I don't mean we cannot beat evil - I mean that it cannot be fought; because evil is a negation, opposed to Good - and a negation cannot be fought.
Indeed, even discerning and rejecting one evil after another does not suffice to be-Good - since there are too many evils, and the business of rejecting them has no end. Only when the rejecting of evil is set aside and The Good is embraced positively have we learned the lessons of evil.
To oppose that which is evil is Not to do Good - but merely to engage in Men fighting fight Men, or evil-System fighting evil-System... because all Systems, all institutions, are evil now.
If we engage in the fight of the lesser evil against the greater (taking the side of the less evil nation, corporation, religion) then at best we merely strengthen the less-evil, which is Not actually doing Good!
Fighting to reduce the amount of evil is not positive Good. It is to support one type of demon against another; to support one version of Hell against another.
To be-Good we must forget about fighting and be-Good, join-with Good: that is, take the side of God and Creation.
We must do Good; that is to love; to pursue truth, beauty and virtue; to know sin and reject it...
And this doing - where is it done, how manifested? Well, in many possible ways, unique to each person. Different individuals will be drawn to manifest different positive Goods; for example the traditional transcendent values of truth, beauty and virtue - and their unity in practice. To pursue and real and positive value is to do Good.
Some Christians naturally want to fight and win, they want the heroic camaraderie of being part of a victorious army battling on the side of God - so naturally they seek a Good-army to join. BUt there isn't one.
Other Christians want to suffer to win, regarding this mortal life as wholly negative, a trial, a test. They oppose the negativity of evil with a negativity of not-doing evil. They embracing death to this world for the goal of life everlasting.
...Yet so long as the world is, and I am - God has a reason for sustaining them. A long as there is me and I live, here are things I need to learn from this mortal experience, and Good to be done.
But how to do Good in a world where all activity is so constrained, where so much is forbidden, punished or poisoned?
To begin with - we can be confident that there is a Good way for us (as individuals) to live, else we would not be alive. There are Good things that we personally can do, else we would not be able to do anything.
And if our life is such that we can 'only' think; then there are Good things we could thing - Good ways we could think.
We are alive to do Good; and we can always do that Good for which we are alive.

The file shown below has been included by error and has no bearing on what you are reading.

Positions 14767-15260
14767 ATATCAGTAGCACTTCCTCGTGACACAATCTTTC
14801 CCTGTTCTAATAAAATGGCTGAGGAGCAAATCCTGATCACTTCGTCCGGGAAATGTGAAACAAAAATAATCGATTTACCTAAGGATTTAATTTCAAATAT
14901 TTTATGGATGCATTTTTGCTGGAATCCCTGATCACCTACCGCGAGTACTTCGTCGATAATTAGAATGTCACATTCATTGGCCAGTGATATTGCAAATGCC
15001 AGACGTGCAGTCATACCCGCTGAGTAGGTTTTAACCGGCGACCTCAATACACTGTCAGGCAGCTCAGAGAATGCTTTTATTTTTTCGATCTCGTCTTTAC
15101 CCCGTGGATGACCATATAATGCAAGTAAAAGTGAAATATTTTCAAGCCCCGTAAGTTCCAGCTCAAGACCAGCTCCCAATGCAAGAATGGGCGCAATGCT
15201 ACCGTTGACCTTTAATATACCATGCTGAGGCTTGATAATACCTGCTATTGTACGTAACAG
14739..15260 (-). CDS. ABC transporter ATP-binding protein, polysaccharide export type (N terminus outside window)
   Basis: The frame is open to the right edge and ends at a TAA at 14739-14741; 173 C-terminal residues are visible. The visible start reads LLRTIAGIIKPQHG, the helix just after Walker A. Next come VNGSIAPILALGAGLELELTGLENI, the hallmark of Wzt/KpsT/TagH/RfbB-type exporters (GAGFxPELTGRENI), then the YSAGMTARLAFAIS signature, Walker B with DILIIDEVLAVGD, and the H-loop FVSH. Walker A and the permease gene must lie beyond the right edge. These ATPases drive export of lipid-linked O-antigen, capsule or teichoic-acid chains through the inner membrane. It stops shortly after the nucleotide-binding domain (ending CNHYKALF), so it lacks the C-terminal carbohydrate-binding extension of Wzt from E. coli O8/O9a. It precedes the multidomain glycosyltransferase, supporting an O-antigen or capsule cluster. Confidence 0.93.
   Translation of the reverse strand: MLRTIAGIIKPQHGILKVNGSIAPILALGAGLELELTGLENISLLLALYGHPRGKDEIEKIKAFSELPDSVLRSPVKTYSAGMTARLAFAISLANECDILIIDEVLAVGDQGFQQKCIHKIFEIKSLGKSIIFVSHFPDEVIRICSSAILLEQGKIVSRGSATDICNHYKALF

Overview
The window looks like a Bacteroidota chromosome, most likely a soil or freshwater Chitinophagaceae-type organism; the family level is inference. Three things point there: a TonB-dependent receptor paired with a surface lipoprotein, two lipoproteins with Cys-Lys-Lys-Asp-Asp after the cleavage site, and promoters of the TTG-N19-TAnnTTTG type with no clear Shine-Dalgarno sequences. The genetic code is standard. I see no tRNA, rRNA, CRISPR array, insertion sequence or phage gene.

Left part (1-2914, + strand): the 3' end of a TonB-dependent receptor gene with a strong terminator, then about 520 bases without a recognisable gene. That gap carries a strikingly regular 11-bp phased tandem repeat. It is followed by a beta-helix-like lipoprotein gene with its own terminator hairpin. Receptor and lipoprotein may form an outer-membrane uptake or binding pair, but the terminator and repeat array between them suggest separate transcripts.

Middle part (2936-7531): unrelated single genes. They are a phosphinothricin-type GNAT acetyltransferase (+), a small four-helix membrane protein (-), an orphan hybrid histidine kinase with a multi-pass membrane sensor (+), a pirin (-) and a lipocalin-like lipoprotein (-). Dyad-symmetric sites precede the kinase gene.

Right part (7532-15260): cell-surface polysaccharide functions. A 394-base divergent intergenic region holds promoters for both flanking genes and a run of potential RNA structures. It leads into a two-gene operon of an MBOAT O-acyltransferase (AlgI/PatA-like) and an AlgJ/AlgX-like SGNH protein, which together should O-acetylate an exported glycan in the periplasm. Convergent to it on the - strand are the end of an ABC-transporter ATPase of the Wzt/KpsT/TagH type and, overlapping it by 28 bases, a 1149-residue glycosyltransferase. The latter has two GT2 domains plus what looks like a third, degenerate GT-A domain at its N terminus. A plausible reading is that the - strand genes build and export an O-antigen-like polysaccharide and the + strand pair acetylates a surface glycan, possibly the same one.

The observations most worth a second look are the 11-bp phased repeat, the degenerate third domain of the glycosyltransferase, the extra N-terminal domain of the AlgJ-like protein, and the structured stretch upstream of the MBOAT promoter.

I needed this this morning.
The focus on the good/God is so important, rather than the constant fight.
An excellent and timely post.
The problem with fighting evil is instigation. Evil often demands to be fought. It strives for reaction. It purposefully taunts in a manner that will elicit a fighting response. This is often little more than a ruse to motivate people to engage with evil at its own level of un-freedom. The purpose of the agitation is to weaken alignment with God and Creation.
Of course, fighting evil is sometimes necessary, perhaps even unavoidable, but there is a big difference between lured into a fight by evil like a push-button automaton and freely choosing to fight evil on your terms.
Either way, fighting involves active engagement with evil whereas doing Good focuses on active engagement with Good, which is the very thing evil is attempting to deny and destroy. Doing, being, and thinking Good knocks evil out of its comfort zone of instigation. Doing, being, and thinking Good forces evil to engage with you at the level of God and Creation, which may make evil think twice before committing to any sort of engagement with you.
I get the sense that evil very much wants to instill the (false) belief that it has become impossible to remain fully aligned with Good - that the best one can hope for is fighting and/or suffering in the name of the Good. In light of this, perhaps the best way to "fight" evil is to do all that one can to prove this contention wrong.
@Frank - I was trying to draw a distinction between 'fighting evil', which is not possible; and fighting 'beings on the side of evil' - which is often necessary. Fighting beings on the side of evil (which is most people in the world, after all) - however necessary - isn't actually fighting evil.
"Only when the rejecting of evil is set aside and The Good is embraced positively have we learned the lessons of evil."
I've been thinking about this post and what it would mean in practice. The movie "Groundhog Day" came to mind. What I like about the movie is how we see the narcissistic protagonist (Bill Murray) come to understand that he is stuck repeating the same day over and over in a small town in Pennsylvania. He tries living badly (embracing Evil), only to realize that to "pursue real and positive value [by doing] Good" is the only way to really live, finally allowing him to "break free."
Finally, the other nice part about the movie is that we see after his embrace of the Good that he begins to literally use every minute of his day to "manifest different positive Goods." At the end of the final repeated day, he comically accumulates a lifetime of good works in a single day. It's a worthwhile movie for some light entertainment (would be painful as a book), but also to consider how we can all choose to live better, to actually do Good, minute by minute.
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